7. Etc. This is what I’m most afraid of, because, in the past, etc. has consisted of roaming the house in tired pajamas; checking eMail every five minutes; opening the refrigerator every three minutes; drinking coffee all day; staying up all night reading mangy copies of Mildred Pierce and The Nun’s Story; driving to small towns and browsing through the petrified offerings in the local five and ten cent stores; and more! Etc. is the most fun of all, though guilt usually lets me indulge for just a few days. We shall see… but I do have this very clear, very good feeling that I’ll be on Oprah’s couch in a few months… stay tuned!


12 responses

  1. 8. Come on out to Idaho for a visit~ nobody wears white sheets or burn crosses anymore and lynch mob’s are a thing of the past….almost!
    Enjoy your new adventures, for adventures you will have!

  2. Tell Oprah hi for me, and tell her I’m working hard on my novel; she should keep the seat on the couch warm for me. Love you, Bro. Am sure your new life will be as fabulous as you are.

  3. Maybe we can finally open that card store/disco we always talked about.

    When I come to visit we can sit, not talk to each other and cut images out of magazines for decoupage that will never happen! We can also knit, crochet, listen to Enya, paint, kvetch, eat and drink. I may never leave!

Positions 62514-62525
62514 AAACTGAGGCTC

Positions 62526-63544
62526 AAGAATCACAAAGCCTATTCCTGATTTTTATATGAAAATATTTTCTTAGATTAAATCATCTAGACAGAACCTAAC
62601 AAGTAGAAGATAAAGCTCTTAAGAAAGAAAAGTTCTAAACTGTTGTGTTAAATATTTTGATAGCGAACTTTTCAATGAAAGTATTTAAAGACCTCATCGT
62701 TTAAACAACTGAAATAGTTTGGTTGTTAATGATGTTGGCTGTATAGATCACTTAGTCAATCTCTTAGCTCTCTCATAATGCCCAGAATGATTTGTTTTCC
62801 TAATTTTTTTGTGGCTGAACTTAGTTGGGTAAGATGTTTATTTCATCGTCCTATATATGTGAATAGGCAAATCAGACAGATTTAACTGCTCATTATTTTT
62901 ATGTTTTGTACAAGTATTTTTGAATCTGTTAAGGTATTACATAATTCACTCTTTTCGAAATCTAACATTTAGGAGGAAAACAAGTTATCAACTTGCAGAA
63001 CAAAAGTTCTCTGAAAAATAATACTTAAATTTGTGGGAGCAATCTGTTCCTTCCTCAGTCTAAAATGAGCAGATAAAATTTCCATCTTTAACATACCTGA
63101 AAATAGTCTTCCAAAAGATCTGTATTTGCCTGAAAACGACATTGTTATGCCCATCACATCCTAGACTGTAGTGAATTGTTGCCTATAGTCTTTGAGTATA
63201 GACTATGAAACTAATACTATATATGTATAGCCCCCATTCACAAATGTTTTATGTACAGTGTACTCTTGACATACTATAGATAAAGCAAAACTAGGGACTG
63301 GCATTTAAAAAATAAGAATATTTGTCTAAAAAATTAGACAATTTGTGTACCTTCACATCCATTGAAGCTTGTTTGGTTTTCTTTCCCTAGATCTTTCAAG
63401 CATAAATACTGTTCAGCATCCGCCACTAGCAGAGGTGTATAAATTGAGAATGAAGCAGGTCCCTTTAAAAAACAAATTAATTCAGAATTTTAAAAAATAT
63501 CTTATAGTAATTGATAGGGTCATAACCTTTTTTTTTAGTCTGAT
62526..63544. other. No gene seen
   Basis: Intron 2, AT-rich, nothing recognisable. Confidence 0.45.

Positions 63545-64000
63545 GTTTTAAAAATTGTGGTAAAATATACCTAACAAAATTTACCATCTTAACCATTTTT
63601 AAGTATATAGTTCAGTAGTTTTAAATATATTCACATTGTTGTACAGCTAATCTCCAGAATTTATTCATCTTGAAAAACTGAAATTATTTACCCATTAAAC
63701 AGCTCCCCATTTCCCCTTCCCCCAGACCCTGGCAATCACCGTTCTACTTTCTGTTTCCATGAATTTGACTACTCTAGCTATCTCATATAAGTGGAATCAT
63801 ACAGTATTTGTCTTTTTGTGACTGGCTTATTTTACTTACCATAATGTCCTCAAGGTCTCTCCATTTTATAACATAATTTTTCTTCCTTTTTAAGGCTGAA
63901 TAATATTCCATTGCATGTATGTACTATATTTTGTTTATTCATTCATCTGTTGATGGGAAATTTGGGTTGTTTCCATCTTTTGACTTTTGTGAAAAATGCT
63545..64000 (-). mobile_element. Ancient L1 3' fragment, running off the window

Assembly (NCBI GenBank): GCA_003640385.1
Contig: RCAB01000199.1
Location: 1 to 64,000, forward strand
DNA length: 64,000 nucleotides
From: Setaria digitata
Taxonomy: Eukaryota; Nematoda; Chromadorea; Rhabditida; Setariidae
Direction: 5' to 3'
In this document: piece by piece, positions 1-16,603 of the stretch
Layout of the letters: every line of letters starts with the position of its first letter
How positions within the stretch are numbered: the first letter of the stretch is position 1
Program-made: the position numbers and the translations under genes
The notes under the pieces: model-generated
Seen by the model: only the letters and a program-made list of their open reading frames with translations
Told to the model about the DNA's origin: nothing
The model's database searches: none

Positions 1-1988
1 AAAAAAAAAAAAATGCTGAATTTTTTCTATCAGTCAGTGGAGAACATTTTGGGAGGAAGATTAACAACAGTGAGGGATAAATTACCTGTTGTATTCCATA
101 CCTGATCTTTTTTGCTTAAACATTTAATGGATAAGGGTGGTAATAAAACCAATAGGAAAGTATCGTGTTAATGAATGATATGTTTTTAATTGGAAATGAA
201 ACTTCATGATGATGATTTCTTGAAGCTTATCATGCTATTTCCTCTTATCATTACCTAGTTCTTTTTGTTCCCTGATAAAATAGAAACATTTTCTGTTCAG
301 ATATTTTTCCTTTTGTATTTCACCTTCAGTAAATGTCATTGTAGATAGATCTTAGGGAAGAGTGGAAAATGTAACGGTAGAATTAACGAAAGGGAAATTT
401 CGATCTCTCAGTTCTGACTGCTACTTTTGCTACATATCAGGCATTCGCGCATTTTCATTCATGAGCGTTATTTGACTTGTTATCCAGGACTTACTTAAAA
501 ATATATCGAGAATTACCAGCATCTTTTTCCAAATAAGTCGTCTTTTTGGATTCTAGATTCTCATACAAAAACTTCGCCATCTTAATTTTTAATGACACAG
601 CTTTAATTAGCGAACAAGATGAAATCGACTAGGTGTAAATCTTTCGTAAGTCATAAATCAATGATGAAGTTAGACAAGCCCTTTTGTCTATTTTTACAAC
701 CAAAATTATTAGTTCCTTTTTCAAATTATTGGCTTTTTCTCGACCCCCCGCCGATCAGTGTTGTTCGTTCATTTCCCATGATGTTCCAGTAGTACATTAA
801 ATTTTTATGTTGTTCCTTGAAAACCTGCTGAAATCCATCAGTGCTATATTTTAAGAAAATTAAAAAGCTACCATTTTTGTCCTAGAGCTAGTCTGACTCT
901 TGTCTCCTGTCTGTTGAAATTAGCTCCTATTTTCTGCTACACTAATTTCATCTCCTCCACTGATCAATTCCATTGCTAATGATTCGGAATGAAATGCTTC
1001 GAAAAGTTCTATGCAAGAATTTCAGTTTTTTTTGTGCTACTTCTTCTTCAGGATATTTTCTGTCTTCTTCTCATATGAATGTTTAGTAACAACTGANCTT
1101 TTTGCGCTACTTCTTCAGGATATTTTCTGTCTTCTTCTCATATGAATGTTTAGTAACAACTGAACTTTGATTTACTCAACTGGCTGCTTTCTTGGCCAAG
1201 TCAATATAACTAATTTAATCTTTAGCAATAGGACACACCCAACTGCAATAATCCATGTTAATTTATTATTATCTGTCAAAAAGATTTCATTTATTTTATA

4. Jimmy, your “time-warped” resume descriptions are priceless. People will PAY for this kind of humor!!!
    (This is a HINT to any publisher or agent reading Jimmy’s blog who needs great authors like our Mr. Crescitelli.)

  5. Oh Jimmy, the image of you wandering around Playalinda dressed like Gloria Swanson (I know, it was Helen of Troy, but I think you look more like Gloria Swanson) is one I hope I see one day.

    You’ll have all these adventures, and then more! If I may be so bold as to offer some advice as an Official Unemployed Person, it would be to cherish this time as a chance to re-order not just the linen closet but your whole person. Get rid of all the old habits or attitudes that you just fell into for convenience, because they fit your former life.

    I think this just happens naturally, without you having to make any conscious effort, so forget the advice part.

    Just be assured that it’s a wonderful opportunity to morph into the Jimmy you’ve Always Wanted To Be. At least, that’s what it’s been for me. I’ve enjoyed being you, Jimmy. Especially when we go to Playalinda…

  6. For petes sake, go get the unemployment. As a self-employed person, I pay hundreds of dollars a month to unemployment. But also as a self-employed person I can’t fire myself and collect it. Someone I know…go use it! Best wishes on any new ventures. I can’t believe I called on the very last day to order some books. Stupid me! Bill

  7. Hey Jim – I was sorry to hear about UrbanThink!
    closing. You were a wonderful host for my event
    back in October, even though you were in the midst of closing the Children’s Book store. I appreciate that you moved the event rather than canceling it.
    I remember you thanking me for being so gracious
    to the Nanny who had me do a personal reading to
    her child with no intention of buying the book.
    I wish you much success with your writing. I’ve
    enjoyed reading your blog. If you offer writing services please get in touch with me. ~ Kathy

  8. Jimmy —
    Opportunities don’t often come “planned” – I can
    remember having to move outside my comfort zone when
    I “changed” jobs — other friends say the same thing.
    I’m betting this will open doors – and a year from now you’ll wish you’d done this sooner